Dickens

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Macmillan and Company, 1882 - 224 pages
 

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User Review  - john257hopper - LibraryThing

This biography was written in 1902 by a retired professor of history and English literature at the University of Manchester. It is as well written as one would expect. It is interesting to read the ... Read full review

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Page 158 - Figuratively speaking, I travel for the great house of Human Interest Brothers, and have rather a large connection in the fancy goods way. Literally speaking, I am always wandering here and there from my rooms in Covent-garden, London now about the city streets: now, about the country by-roads seeing many little things, and some great things, which, because they interest me, I think may interest others.
Page 117 - This is the Court of Chancery ; which has its decaying houses and its blighted lands in every shire ; which has its worn-out lunatic in every madhouse, and its dead in every churchyard...
Page 149 - I wish you and the dear girls could have seen the people look at me in the street; or heard them ask me, as I hurried to the hotel after reading last night, to "do me the honour to shake hands, Misther Dickens, and God bless you, sir; not ounly for the light you've been to me this night, but for the light you've been in mee house, sir (and God love your face), this many a year.
Page 102 - Of all my books, I like this the best. It will be easily believed that I am a fond parent to every child of my fancy, and that no one can ever love that family as dearly as I love them. But, like many fond parents, I have in my heart of hearts a favorite child. And his name is DAVID COPPERFIELD.
Page 181 - Chalet (where I write), and they reflect and refract in all kinds of ways the leaves that are quivering at the windows, and the great fields of waving corn, and the sail-dotted river. My room is up among the branches of the trees ; and the birds and the butterflies fly in and out, and the green branches shoot in, at the open windows, and the lights and shadows of the clouds come and go with the rest of the company. The scent of the flowers, and indeed of everything that is growing for miles and miles,...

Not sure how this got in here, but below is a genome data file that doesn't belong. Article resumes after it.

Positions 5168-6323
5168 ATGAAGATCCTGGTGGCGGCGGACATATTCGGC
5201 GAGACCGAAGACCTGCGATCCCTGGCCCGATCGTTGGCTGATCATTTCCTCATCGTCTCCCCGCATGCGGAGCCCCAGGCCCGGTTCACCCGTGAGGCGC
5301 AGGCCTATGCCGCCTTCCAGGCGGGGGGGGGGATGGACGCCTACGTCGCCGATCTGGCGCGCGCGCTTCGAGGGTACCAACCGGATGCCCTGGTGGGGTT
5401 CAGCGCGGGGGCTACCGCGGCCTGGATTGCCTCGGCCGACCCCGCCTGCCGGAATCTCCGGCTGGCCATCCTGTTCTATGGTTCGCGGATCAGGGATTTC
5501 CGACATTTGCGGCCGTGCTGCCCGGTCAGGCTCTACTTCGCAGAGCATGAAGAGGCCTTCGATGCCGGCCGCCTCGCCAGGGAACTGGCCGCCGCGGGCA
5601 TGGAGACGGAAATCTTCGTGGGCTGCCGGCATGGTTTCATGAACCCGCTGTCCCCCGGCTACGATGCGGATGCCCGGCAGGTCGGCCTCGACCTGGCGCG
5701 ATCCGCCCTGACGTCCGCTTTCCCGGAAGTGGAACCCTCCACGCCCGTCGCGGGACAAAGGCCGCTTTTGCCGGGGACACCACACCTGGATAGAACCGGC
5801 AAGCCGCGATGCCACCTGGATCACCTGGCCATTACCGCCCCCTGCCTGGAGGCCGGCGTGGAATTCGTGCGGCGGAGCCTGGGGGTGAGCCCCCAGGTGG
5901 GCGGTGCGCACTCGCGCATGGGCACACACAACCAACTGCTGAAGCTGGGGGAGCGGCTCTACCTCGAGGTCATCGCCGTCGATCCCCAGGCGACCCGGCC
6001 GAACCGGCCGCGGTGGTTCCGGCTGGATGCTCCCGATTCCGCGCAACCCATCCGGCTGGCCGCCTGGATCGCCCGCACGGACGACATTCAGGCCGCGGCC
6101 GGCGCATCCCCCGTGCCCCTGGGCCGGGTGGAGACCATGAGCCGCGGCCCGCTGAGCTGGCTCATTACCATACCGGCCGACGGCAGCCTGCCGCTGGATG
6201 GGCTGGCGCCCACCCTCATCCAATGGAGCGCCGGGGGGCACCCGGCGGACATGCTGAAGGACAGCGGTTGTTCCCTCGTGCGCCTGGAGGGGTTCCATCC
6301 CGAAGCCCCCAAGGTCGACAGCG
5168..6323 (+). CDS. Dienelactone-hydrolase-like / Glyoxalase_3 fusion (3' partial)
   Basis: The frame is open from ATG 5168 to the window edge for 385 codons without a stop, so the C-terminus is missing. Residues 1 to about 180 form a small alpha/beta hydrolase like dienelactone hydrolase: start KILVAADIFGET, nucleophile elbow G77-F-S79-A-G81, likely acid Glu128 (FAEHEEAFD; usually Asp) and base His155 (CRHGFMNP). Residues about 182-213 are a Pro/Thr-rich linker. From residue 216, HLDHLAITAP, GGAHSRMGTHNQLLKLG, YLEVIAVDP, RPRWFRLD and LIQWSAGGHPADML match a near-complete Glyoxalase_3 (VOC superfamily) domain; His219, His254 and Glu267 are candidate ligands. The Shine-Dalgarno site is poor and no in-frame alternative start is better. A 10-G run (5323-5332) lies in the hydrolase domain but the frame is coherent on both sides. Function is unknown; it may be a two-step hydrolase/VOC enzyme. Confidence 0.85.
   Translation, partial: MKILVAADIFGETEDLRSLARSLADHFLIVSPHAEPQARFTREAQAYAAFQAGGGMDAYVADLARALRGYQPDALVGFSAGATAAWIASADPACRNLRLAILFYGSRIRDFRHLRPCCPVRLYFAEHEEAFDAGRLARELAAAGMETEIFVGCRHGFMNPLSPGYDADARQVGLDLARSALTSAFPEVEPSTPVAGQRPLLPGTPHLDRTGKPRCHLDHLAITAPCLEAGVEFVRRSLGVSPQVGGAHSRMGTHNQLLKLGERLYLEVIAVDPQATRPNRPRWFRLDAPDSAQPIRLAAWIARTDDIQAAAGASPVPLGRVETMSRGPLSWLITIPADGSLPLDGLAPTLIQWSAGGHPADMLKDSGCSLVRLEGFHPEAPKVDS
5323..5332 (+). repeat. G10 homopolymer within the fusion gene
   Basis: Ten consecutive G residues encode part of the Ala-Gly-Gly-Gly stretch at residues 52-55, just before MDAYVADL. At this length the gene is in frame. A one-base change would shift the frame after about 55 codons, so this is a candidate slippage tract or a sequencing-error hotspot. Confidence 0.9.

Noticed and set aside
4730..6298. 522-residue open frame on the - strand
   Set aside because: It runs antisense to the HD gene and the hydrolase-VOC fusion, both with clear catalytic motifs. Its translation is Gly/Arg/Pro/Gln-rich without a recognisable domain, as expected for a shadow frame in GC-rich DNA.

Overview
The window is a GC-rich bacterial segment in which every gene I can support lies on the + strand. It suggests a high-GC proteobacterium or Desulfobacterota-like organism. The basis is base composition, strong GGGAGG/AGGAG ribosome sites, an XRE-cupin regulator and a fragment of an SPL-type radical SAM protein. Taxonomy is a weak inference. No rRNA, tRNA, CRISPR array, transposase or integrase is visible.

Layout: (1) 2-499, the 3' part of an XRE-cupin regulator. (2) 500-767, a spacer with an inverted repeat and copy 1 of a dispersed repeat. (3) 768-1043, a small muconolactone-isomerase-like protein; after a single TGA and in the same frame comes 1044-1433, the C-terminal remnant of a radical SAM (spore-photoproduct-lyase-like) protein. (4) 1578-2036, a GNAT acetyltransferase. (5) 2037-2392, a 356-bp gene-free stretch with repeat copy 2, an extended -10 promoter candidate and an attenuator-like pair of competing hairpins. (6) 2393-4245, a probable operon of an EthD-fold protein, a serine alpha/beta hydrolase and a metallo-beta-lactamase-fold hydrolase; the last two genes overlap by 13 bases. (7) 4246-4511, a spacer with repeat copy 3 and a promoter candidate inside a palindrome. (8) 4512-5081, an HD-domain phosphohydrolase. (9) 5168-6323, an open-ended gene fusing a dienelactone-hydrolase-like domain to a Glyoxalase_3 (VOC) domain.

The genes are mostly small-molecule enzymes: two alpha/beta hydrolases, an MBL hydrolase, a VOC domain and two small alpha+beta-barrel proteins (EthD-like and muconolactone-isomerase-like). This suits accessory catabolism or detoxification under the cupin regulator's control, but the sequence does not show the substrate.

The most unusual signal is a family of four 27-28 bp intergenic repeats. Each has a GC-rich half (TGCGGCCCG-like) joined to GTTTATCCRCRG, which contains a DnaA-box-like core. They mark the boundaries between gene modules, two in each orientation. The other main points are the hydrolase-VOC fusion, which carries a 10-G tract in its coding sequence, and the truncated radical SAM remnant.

Page 171 - I am exceedingly anxious to begin my book. I am bent upon getting to work at it. I want to prepare it for the spring ; but I am determined not to begin to publish with less than five numbers done. I see my opening perfectly, with the one main line on which the story is to turn ; and if I don't strike while the iron (meaning myself) is hot, I shall drift off again, and have to go through all this uneasiness once more.
Page 14 - I have been in my time belated on miry by-roads, towards the small hours, forty or fifty miles from London, in a wheelless carriage, with exhausted horses and drunken postboys, and have got back in time for publication, to be received with neverforgotten compliments by the late Mr.
Page 108 - Too late to say, put the curb on, and don't rush at hills the wrong man to say it to. I have now no relief but in action. I am become incapable of rest. I am quite confident I should rust, break, and die, if I spared myself. Much better to die, doing.
Page 216 - Fermor wants relief. It is a disagreeable character, as you mean it to be, and I should be afraid to do so much with him, if the case were mine, without taking the taste of him, here and there, out of the reader's mouth. It is remarkable that if you do not administer a disagreeable character carefully, the public have a decided tendency to think that the story is disagreeable, and not merely the fictitious person.
Page 147 - My worldly circumstances (such a large family considered) are very good. I don't want money. All my possessions are free and in the best order. Still, at fifty-five or fifty-six, the likelihood of making a very great addition to one's capital in half a year is an immense consideration.

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